The Knockdown Center Is Gearing Up For Maspeth World of Wheels

(Photo courtesy of Knockdown Center)

(Photo courtesy of Knockdown Center)

The hilarious video teaser for Maspeth World of Wheels left us with more questions than answers, so we got in touch with the organizers to ask them what, exactly, to expect from the deranged-looking car show. They were nice enough to send us some preview pics. Michael Merck, artistic director of the Knockdown, told us how this display of “100 carcentricties” came to be: before Hurricane Sandy kiboshed their plans, artists Grayson Cox and Pete Watts were planning to park some cars at a local McDonald’s and turn them into mini galleries on wheels (think Empire Drive-In, but with art instead of movies). Keep Reading »

Reel Psyched: Marquis de Sade, Dutch Horror, and a Double Dose of Franco

Stop pretending you like the World Cup, fill your flask with Jack Daniels, and get thee to your local cinema. There’s plenty going on in the next week that’s worth a gander.

Venus in Furs
Roman Polanski’s latest film is an adaptation of an adaptation– de Sade via David Ives– featuring his wife, Emmanuelle Seigner (who is a serious babe at 47) as Vanda.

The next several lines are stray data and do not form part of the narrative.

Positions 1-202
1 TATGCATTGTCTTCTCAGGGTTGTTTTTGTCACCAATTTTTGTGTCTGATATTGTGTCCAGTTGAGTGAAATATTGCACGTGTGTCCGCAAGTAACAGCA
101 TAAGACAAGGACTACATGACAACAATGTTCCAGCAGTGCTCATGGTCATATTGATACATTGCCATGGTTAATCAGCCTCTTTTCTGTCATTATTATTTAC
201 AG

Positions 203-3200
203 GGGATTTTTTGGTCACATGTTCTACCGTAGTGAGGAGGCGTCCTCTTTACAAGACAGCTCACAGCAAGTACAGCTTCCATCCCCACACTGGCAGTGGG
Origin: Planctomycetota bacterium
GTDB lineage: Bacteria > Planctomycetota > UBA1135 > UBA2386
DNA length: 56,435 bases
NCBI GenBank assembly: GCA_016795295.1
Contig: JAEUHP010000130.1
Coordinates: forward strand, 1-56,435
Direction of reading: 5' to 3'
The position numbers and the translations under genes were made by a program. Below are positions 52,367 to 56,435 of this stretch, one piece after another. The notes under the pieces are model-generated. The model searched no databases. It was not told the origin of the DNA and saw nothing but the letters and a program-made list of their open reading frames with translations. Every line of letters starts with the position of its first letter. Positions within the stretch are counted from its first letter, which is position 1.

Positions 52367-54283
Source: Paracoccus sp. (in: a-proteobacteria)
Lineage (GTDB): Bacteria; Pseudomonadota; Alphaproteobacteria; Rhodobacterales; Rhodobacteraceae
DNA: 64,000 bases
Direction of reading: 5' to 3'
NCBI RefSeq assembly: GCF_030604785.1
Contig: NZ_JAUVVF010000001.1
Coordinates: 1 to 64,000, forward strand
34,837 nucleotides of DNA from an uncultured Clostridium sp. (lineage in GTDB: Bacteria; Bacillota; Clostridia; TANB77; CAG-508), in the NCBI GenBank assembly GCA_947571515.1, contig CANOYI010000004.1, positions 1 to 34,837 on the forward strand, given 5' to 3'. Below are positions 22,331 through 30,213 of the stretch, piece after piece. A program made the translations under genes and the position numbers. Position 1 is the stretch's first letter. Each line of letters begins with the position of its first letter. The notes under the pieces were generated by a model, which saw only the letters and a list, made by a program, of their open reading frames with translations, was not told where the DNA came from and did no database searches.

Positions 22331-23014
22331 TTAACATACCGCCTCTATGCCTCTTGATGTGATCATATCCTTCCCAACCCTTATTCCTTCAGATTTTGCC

Friday, June 20 thru Thursday, June 26 at IFC Center323 Avenue of the Americas; $14.
Keep Reading »

This Free Outdoor Music Fest Will Turn La Plaza Cultural Into a Sound Garden

SoundsOnC

Photo: Courtesy La Plaza Cultural

Last May, Vic Murdaca moved from Melbourne to New York with nothing but a suitcase and a reference. The musician picked up some shifts at the now shuttered Sunburnt Cow, and now he’s truly weaving himself into the fabric of Alphabet City, by organizing a concert series in La Plaza Cultural community garden.
Keep Reading »

They Hate Us For Our Tweedom: a Closer Read of Marc Spitz’s Twee

MarcSpitzTweeThe grandiose blurbs on the back cover of Marc Spitz’s Twee promise the reader a book that will analyze “the most polarizing and important youth movement since hop-hop,” and one that will do so “in the same way that Douglas Coupland branded Generation X.” Well, that would have sold me, even if I weren’t being paid to review it. As someone who still enthusiastically debates the exact moment when grunge became post-grunge, I’m a sucker for philosophizing about What The Kids Are Up To These Days and What It All Means.
Keep Reading »

Miniature Replica of Graham Ave; Sinkhole in Williamsburg

Swoon

(Photo: Scott Lynch)

St. Mark’s Bookshop will close its current location Monday after business hours and re-open Wednesday on East 3rd Street. [St. Mark's Bookshop]

Not to be outdone by the Lower East Side, Williamsburg got its very own sinkhole this week: a six-foot-deep doozy on Driggs Avenue, near Metropolitan Avenue. There were no injuries; the cause was a broken sewer line. [Daily Intelligencer]

Silvershore Properties has been sued by the city after the ground-floor tenant at one of the sites the firm oversees on the Lower East Side—Lamar’s Bagel & Grocery—was allegedly caught selling untaxed cigarettes out of their Madison Street retail space. [NY Daily News] Keep Reading »